The Oregon District extension project is progressing

This is an artist rendering of what the loft-style apartments will look like at the 210 Wayne Ave. property. CONTRIBUTED
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This is an artist rendering of what the loft-style apartments will look like at the 210 Wayne Ave. property. CONTRIBUTED

The fight over the eviction of Garden Station has largely overshadowed the progress being made to redevelop that area into a pedestrian-friendly urban entertainment and residential district.

Work is underway to convert the vacant Weustoff and Getz Co. buildings — located across the street from the community garden and art park — into loft-style apartments and restaurant space.

Construction is underway on the Weustoff and Getz Co. property at 210 Wayne Ave. CORNELIUS FROLIK / STAFF
Caption
Construction is underway on the Weustoff and Getz Co. property at 210 Wayne Ave. CORNELIUS FROLIK / STAFF

Interior demolition on the 210 Wayne Ave. facility picked up over the summer and is nearly complete, and the $8 million adaptive-reuse project has entered full construction mode, officials said.

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The rehab of the industrial facility is the first stage of what developers hope will become Oregon East, an active mixed-use area that connects with and extends the Oregon Historic District.

“Our concept for the entire space we control is for it to be a seamless extension of the Oregon District, with a mix of uses, including housing, retail, commercial, entertainment,” said Barry Alberts, managing partner of the consulting arm of the Kentucky-based developer City Properties Group.

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Crews are currently working on renovating and rehabbing the Weustoff and Getz Co. property, which consists of two connected buildings. The original storefront glass, which is covered up, will be restored. New windows will be installed.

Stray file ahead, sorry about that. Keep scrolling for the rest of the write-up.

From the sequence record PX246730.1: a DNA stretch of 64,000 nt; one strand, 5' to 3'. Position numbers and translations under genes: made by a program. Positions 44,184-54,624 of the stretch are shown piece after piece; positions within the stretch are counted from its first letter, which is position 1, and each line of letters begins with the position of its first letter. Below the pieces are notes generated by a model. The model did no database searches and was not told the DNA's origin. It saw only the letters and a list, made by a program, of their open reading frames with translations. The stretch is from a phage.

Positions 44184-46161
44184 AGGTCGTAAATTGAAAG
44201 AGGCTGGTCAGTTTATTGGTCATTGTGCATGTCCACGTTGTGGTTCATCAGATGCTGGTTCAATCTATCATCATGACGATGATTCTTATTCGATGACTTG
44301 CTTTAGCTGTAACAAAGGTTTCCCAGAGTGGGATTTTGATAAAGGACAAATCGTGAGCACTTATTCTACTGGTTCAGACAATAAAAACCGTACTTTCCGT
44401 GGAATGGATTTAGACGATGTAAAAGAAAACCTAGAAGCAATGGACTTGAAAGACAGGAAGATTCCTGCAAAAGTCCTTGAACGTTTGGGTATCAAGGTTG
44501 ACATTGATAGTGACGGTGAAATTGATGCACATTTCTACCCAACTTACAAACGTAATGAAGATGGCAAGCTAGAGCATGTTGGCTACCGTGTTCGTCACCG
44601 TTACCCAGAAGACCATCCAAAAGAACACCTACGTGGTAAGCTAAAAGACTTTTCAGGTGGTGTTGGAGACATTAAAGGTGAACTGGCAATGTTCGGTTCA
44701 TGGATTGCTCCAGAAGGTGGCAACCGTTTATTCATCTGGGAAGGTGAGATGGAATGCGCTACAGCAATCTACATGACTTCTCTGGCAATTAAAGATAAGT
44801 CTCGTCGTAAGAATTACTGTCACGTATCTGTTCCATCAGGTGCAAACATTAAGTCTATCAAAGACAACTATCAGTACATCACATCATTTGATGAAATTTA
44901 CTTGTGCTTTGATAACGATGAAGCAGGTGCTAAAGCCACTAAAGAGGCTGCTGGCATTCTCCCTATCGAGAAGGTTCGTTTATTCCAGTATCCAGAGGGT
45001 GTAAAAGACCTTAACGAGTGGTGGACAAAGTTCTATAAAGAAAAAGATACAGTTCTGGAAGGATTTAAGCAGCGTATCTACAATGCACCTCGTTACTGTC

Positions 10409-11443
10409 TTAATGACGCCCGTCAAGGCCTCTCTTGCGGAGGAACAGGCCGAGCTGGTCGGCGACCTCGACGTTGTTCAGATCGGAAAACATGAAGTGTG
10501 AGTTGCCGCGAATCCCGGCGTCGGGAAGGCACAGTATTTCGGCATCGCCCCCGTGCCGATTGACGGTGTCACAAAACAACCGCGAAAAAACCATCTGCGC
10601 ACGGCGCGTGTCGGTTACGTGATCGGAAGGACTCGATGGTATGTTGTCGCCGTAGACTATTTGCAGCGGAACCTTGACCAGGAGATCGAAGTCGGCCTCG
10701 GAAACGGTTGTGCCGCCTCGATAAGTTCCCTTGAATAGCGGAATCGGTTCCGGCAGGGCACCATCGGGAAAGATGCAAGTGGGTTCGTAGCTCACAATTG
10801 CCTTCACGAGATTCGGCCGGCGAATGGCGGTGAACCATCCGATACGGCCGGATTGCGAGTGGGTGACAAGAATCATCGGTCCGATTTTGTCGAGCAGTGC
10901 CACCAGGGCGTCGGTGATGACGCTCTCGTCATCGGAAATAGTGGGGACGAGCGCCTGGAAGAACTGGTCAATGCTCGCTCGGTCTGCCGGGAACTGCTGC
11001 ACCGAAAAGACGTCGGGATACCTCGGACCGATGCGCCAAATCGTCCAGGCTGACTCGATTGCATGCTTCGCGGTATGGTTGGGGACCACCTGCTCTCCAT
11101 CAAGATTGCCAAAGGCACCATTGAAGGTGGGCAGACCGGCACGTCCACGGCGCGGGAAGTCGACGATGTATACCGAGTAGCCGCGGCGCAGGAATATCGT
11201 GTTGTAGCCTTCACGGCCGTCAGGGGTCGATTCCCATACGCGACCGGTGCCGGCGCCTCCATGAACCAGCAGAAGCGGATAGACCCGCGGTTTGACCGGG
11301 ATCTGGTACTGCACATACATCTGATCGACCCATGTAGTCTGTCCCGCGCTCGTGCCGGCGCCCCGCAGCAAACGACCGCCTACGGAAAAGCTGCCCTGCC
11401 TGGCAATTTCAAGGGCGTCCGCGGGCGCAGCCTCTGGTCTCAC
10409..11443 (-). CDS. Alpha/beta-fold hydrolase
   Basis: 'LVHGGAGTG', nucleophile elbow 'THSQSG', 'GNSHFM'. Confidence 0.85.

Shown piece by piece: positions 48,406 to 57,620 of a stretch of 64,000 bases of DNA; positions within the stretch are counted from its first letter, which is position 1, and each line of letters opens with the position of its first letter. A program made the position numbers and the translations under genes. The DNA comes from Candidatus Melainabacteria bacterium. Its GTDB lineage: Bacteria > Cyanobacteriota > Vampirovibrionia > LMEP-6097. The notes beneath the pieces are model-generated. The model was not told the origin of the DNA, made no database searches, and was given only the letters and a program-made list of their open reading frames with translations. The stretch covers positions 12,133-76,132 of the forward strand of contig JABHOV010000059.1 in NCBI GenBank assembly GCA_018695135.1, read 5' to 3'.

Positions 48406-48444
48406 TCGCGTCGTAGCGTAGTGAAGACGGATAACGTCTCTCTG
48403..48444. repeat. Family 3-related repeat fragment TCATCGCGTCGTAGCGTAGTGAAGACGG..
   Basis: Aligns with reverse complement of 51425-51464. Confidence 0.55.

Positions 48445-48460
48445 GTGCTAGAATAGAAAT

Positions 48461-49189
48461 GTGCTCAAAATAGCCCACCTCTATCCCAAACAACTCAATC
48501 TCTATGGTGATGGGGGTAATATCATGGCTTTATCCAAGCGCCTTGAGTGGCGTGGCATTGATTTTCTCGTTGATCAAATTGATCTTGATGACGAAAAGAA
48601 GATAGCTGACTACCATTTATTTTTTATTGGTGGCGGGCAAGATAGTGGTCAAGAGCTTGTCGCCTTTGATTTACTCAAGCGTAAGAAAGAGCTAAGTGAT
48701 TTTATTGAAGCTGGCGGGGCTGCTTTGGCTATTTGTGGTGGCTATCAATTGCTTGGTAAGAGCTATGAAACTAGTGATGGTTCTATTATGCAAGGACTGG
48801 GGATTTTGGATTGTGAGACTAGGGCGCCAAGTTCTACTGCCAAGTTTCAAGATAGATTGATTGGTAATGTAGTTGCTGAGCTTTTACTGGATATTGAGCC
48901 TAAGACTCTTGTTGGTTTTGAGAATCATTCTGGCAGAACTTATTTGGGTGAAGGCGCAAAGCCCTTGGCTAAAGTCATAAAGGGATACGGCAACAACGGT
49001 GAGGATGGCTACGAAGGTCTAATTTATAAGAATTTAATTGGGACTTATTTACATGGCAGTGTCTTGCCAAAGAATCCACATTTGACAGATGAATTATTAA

The courtyard will be opened up and uncovered to serve as a walkway through the development, connecting two restaurant spaces, developers said.

Part of the ground level will be converted into the Troll Pub Under the Bridge, which will be the second location of a popular Louisville, Ky., eatery and bar. The Troll pub will have a large outdoor space, featuring covered and open parts.

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The project will create 40 loft-style housing units that have brick walls and urban character, and some will have original breadboard ceiling beams, high ceilings and exposed trusses, said Alberts. The facility’s chimney stack will remain.

The first apartments hopefully will open the spring, Alberts said, and the pub likely will open in the summer or fall of next year.

The project is finally moving forward rapidly, officials said, after the developer’s original timeline proved overly optimistic.

City Properties Group officially was awarded $1.9 million in state historic tax credits for the project in December 2014.

At the time, Bill Weyland, the firm’s managing partner, estimated that construction should begin in the middle of 2015 and wrap up in 2016.

The Weustoff and Getz rehab is part of a larger plan to convert a variety of vacant and underutilized properties into new uses that create a high-density area featuring living, commercial and retail spaces, city officials said.

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City Properties Group plans to invest at least $30 million to create the mixed-use Oregon East, and the firm’s multi-phase redevelopment plan achieves some of Greater Downtown Plan’s objectives, including connecting Wayne Avenue with other successful pockets of businesses and housing, city officials said.

What’s next after 210 Wayne Ave. is unclear because the development plan will evolve as projects are finished, said Dayton City Manager Shelley Dickstein.

But downtown Dayton has a strong residential market and that is ripe for development and there will be a variety of project opportunities, she said.

“We’re in the early phases of the project,” she said.